Five years ago, however, political and economic changes sliced funding by more than half, “and this past legislative year, the governor proposed cuts of $10 million (statewide),” Bissell said. That was “prior to Sandy Hook. After the Sandy Hook Elementary disaster, he decided to change his mind and not cut it.”
Even though the funds are still marked for mental health issues, the money has been reallocated to new projects. In a report to her board, Bissell noted that money once designated for family-centered care “is now up for grabs.” Instead of focusing solely on children with mental illness, and their families, a fund of $5 million must now stretch to provide care for people in five costly categories:
• People who are frequent users of psychiatric hospitalization.
• People who have frequent contact with law enforcement.
• People who struggle with both mental illness and substance abuse.
• Children who are in danger of being placed out of their homes.
• People who are being released from prison or juvenile justice custody.
Moreover, individual community mental health centers — Southwest Guidance Center included — must now combine funding into regional disbursements, then give it back to various programs intended to address local issues. It’s a messy and confusing prospect, Bissell said:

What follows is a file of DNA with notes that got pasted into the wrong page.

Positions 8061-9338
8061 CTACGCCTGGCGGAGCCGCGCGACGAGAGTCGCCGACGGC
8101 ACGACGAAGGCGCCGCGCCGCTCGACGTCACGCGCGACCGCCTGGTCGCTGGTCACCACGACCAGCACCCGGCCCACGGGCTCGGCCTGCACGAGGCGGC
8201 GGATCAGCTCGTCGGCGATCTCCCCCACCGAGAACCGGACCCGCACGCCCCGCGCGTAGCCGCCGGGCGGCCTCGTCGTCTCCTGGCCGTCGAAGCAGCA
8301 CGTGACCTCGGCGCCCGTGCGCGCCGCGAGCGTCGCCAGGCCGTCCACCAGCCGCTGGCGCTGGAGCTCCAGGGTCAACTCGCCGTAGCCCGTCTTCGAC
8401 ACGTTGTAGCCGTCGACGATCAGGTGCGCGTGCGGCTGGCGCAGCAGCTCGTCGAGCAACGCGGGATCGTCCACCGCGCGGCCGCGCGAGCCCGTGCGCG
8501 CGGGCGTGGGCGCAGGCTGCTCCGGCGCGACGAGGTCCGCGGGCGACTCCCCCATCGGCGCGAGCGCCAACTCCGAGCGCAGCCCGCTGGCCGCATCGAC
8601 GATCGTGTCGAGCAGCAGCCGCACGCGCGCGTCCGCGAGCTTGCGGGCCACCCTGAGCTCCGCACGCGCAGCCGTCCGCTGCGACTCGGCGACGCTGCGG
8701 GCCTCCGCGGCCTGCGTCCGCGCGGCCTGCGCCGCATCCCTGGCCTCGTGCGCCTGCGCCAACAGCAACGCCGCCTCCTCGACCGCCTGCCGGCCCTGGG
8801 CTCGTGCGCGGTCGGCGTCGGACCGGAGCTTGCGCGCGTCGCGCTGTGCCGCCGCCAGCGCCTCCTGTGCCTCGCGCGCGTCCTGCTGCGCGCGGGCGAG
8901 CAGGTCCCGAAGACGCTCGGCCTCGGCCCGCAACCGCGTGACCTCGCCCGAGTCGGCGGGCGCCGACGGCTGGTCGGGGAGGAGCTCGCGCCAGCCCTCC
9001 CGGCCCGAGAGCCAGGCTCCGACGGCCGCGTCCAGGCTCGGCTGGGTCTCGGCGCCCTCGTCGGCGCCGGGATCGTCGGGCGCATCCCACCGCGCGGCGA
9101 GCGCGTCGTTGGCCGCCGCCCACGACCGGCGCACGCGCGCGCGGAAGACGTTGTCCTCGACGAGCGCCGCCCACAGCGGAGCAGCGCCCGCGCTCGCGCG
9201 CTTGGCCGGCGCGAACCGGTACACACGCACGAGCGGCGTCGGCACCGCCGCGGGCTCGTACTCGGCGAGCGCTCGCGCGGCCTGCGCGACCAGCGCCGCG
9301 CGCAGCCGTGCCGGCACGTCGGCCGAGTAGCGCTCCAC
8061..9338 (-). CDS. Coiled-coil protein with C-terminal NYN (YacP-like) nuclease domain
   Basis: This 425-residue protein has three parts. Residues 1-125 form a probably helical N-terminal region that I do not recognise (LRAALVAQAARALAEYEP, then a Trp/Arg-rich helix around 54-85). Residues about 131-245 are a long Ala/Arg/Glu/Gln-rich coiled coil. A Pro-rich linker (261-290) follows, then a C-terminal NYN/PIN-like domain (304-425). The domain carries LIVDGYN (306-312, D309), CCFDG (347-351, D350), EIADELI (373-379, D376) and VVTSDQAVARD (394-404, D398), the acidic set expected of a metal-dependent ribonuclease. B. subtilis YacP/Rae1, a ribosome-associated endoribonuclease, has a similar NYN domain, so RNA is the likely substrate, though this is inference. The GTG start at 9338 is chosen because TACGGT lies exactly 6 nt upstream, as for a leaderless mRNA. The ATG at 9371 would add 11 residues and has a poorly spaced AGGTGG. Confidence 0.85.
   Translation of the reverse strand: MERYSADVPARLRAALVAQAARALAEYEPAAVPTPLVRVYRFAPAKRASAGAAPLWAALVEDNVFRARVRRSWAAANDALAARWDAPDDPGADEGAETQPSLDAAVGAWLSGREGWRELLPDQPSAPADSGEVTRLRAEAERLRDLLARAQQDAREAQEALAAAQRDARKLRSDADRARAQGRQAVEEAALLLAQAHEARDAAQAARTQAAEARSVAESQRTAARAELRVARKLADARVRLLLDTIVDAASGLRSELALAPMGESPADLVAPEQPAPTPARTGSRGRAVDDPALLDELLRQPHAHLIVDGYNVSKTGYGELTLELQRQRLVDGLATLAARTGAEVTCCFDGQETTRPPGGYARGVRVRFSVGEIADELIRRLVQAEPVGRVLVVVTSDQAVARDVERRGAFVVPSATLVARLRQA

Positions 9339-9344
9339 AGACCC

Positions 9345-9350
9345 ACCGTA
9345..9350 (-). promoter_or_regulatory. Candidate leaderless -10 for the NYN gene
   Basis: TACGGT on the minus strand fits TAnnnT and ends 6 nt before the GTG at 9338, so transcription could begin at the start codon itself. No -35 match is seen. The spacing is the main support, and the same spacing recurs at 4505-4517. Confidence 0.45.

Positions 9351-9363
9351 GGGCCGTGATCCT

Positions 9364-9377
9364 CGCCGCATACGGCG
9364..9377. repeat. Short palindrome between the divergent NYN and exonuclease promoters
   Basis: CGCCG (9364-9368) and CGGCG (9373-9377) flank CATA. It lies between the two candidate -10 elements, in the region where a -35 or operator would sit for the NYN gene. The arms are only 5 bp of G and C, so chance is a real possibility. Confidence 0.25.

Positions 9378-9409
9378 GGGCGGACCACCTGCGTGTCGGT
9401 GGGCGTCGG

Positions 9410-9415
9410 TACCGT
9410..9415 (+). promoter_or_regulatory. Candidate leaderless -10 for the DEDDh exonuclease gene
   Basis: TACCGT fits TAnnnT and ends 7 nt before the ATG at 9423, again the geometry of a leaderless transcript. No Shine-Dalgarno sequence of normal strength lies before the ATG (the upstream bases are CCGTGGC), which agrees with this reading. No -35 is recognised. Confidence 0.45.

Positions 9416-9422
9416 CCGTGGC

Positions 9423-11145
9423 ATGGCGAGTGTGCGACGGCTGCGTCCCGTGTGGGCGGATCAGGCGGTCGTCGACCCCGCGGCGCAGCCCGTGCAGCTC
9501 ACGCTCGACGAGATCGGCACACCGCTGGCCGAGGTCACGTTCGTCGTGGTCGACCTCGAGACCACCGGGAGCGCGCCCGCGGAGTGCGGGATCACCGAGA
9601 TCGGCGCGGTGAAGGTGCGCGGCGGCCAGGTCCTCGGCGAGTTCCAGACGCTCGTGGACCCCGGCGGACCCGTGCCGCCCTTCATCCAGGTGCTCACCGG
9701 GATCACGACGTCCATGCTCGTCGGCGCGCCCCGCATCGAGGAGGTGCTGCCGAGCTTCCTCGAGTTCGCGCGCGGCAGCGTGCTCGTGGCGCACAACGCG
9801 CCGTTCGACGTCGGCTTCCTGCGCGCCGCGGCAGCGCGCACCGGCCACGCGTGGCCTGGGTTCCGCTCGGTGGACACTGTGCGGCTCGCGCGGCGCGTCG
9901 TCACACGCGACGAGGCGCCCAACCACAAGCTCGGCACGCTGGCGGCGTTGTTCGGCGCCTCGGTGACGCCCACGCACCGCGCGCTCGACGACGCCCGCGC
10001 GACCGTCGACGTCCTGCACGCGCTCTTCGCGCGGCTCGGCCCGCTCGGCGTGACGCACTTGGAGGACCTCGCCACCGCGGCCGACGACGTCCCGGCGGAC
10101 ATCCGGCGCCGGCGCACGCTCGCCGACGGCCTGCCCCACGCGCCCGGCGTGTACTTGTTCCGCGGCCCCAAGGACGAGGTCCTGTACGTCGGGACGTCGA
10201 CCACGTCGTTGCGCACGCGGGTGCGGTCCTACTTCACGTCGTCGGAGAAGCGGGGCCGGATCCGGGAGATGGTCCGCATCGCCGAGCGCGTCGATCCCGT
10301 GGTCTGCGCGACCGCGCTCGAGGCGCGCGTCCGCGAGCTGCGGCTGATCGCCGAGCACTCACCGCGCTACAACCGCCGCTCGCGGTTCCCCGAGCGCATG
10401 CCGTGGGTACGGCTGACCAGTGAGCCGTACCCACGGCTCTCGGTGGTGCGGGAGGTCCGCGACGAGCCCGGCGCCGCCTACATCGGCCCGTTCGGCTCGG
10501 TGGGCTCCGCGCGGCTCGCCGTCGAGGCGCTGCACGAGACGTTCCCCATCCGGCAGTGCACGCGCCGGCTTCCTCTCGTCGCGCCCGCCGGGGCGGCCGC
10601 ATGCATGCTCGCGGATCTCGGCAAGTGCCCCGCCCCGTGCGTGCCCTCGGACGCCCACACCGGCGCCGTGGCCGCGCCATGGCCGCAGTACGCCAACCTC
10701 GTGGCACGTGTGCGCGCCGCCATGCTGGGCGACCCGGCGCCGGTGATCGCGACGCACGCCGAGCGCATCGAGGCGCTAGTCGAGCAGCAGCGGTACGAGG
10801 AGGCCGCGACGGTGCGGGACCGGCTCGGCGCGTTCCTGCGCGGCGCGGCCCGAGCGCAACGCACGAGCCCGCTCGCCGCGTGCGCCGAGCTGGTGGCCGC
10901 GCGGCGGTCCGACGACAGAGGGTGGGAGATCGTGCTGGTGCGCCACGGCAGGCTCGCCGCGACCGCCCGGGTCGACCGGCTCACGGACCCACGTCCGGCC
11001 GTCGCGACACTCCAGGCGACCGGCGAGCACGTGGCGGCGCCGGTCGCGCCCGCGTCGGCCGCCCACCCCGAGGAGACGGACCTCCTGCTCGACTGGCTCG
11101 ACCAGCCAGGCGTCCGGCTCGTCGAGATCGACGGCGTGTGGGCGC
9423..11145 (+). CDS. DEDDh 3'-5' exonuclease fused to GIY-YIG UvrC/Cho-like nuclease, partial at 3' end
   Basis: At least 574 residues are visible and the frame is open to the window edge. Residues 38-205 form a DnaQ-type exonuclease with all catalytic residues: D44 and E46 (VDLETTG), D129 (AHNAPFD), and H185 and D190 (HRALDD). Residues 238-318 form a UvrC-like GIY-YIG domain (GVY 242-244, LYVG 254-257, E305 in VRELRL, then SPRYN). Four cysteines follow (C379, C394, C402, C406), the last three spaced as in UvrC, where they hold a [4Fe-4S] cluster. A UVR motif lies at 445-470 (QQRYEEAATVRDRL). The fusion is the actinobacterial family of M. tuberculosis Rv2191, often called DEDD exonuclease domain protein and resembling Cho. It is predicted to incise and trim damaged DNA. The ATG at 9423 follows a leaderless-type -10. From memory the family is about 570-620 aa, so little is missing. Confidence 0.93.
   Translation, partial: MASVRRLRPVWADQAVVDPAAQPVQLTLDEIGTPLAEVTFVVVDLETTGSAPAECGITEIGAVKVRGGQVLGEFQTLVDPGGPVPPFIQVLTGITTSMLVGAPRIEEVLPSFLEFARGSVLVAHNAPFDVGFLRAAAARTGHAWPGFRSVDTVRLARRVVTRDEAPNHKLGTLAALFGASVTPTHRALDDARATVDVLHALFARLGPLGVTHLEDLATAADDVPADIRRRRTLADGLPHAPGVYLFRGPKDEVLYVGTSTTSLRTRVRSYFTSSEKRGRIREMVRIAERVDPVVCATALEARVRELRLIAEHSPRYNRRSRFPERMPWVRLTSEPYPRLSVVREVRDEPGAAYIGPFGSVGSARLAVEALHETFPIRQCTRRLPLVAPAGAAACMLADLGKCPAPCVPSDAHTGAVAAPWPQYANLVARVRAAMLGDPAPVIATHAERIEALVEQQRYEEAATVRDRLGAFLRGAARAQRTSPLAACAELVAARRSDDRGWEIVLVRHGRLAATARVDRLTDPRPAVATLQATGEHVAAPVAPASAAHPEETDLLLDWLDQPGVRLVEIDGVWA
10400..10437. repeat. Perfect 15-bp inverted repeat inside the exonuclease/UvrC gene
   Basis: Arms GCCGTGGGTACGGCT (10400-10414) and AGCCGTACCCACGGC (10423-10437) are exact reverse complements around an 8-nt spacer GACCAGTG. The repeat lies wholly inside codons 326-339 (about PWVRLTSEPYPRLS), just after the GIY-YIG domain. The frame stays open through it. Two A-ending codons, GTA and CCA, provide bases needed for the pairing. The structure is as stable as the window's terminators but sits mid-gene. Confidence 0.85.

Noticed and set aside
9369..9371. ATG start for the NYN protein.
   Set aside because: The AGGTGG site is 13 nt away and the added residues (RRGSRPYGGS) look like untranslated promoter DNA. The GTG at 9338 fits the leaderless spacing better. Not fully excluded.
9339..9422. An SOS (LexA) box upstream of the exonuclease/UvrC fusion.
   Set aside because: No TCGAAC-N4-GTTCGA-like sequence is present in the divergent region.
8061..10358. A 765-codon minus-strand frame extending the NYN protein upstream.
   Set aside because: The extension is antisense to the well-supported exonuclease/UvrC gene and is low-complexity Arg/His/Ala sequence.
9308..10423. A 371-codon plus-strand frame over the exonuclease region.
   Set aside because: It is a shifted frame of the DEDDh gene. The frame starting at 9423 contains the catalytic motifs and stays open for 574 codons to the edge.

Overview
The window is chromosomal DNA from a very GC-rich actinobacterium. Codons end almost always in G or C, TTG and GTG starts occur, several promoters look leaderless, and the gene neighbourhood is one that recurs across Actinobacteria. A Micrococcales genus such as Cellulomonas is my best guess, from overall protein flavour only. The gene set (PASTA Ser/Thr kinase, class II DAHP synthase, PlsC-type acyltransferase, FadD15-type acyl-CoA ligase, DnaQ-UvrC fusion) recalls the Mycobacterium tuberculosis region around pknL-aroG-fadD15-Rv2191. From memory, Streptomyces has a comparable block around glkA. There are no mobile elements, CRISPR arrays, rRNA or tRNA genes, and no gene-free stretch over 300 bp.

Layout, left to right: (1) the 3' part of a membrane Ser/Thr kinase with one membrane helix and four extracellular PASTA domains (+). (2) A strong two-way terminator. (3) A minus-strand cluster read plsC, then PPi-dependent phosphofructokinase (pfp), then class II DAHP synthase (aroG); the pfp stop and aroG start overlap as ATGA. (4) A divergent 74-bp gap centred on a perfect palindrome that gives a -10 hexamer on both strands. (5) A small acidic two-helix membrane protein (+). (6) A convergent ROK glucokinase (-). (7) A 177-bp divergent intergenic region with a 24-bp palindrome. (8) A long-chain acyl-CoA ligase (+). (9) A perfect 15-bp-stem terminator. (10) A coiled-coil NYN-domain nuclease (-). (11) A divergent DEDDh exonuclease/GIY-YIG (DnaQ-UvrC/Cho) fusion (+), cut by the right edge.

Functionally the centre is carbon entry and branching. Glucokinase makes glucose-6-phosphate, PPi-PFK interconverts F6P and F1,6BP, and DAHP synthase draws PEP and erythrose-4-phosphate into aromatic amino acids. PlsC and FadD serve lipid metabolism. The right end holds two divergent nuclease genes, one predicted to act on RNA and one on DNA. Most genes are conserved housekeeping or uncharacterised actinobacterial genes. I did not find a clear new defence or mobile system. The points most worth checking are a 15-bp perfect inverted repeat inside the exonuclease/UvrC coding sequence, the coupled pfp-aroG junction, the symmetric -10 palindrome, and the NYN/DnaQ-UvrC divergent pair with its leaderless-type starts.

“The Mental Health Initiative had good intentions, but the practical application is uncertain. Part of the challenge is, no one knows what this new system is supposed to look like.”
The Dodge City event, sponsored by Gov. Sam Brownback, offered mental health professionals from the western half of the state a chance to share experiences and real-life stories. Its goal? To understand regional differences and challenges; learn about local “best practices” and successful programs; and determine what’s needed to help individuals with behavior health issues succeed in their communities.
“It was nice to hear from so many people with different perspectives,” Bissell said. “One of the consumers from our area was able to voice both her frustration and her recognition of the support the guidance center has given her family. It brought out the challenges of having services available in Spanish, the lack of providers. It was good. It felt like a balanced conversation. It was a respectful conversation.”
Even so, the talk circled around one consistent problem: how to stretch not nearly enough money to meet ever-growing needs.
Bissell and her peers are worried that “jails are going to be used more, hospitalizations are going to be used more, and if you just look at the dollars, it’s more costly,” she said. “That $25-a-day community mental health service, it just doesn’t matter to them, whoever ‘they’ are, the budget-makers. I’d never want to be in their shoes, but the reality is, they make cuts and we can only make the budget go so far.”
When that happens, Bissell said, Kansas grit might motivate people to tough it out. But in too many cases, families and individuals become brittle and break.
“I don’t want to see people suffer unnecessarily,” Bissell said. “My personal opinion is that it may take more tragedies for people to realize that the prevention work we do, the services we have to cut back on, have an impact on the number of crises.”